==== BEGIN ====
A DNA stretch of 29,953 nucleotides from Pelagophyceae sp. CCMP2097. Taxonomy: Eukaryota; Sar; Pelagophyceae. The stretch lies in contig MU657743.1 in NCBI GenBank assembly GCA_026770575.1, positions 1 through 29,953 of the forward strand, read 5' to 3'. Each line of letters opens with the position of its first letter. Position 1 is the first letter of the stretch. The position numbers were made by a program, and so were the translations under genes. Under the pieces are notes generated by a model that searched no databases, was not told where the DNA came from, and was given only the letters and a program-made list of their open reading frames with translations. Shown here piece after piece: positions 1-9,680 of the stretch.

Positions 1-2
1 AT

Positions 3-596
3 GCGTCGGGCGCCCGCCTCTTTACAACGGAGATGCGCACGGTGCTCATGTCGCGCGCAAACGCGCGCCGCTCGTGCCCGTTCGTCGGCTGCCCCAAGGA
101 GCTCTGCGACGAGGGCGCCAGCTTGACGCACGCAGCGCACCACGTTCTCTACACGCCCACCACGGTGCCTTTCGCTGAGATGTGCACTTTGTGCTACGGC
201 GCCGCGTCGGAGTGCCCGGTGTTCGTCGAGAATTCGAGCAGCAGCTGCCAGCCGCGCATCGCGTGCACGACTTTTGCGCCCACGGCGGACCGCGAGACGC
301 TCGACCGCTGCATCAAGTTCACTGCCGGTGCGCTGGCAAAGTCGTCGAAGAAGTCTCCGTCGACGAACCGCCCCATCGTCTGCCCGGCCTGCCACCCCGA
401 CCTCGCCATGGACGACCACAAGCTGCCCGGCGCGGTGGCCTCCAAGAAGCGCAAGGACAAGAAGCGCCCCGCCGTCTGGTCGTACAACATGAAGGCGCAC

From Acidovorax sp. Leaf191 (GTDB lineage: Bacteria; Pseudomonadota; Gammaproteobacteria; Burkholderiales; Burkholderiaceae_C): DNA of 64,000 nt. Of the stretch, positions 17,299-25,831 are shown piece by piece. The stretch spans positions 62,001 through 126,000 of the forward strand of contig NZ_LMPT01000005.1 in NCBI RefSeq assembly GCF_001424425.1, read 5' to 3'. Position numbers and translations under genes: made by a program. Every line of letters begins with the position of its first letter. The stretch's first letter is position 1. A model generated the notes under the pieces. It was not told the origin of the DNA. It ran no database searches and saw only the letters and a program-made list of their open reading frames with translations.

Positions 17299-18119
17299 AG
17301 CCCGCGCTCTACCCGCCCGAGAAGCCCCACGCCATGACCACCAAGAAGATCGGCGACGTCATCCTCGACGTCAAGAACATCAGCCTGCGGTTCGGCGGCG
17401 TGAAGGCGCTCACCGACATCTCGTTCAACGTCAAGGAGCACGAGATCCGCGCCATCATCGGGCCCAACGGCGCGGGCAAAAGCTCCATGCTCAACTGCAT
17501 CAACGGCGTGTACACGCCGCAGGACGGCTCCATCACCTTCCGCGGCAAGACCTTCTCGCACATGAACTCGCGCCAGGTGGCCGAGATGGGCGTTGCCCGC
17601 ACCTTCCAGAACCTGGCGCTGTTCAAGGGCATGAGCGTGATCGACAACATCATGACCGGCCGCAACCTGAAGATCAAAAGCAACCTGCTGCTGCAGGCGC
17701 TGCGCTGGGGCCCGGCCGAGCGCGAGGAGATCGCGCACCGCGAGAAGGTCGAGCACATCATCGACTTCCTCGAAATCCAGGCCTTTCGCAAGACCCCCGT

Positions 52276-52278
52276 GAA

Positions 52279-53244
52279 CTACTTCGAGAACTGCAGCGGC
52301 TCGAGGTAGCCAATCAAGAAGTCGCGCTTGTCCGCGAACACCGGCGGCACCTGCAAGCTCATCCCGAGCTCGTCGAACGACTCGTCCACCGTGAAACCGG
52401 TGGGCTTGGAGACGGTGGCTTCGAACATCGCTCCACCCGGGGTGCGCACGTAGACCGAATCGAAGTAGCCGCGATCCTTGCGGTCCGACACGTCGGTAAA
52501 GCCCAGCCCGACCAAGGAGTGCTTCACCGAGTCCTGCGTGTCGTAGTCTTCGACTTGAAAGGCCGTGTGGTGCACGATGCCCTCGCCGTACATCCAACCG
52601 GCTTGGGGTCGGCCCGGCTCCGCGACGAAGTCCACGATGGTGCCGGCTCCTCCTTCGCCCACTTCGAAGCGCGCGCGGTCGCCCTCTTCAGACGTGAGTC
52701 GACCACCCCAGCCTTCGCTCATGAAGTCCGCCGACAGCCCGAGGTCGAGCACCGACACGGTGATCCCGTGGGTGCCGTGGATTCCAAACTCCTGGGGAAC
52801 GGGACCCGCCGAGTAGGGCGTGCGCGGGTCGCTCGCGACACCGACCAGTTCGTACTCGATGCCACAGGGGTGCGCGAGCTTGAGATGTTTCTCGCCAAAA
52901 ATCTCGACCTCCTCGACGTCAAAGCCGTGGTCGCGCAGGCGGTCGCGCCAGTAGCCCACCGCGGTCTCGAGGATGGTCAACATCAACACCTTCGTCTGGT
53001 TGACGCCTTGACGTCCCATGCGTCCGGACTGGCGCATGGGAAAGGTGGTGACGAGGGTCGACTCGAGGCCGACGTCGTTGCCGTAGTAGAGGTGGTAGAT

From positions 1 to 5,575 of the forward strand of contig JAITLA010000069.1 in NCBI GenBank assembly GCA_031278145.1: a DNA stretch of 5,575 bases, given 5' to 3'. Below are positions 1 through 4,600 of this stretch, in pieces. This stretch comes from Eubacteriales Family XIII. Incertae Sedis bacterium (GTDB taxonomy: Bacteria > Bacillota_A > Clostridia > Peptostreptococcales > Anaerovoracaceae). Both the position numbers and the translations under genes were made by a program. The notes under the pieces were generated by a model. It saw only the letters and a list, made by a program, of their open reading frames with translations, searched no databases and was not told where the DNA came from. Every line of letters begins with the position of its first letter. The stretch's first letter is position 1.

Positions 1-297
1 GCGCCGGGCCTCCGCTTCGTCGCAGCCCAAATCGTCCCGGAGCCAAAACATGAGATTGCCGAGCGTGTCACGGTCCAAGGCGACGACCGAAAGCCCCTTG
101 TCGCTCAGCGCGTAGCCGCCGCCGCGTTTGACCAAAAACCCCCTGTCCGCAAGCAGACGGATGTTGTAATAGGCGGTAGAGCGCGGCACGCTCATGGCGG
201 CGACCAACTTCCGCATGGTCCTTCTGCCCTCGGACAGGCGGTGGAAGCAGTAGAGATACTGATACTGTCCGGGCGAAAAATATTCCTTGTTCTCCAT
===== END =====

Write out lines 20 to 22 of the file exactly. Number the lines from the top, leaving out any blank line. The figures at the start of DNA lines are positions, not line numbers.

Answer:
Positions 52279-53244
52279 CTACTTCGAGAACTGCAGCGGC
52301 TCGAGGTAGCCAATCAAGAAGTCGCGCTTGTCCGCGAACACCGGCGGCACCTGCAAGCTCATCCCGAGCTCGTCGAACGACTCGTCCACCGTGAAACCGG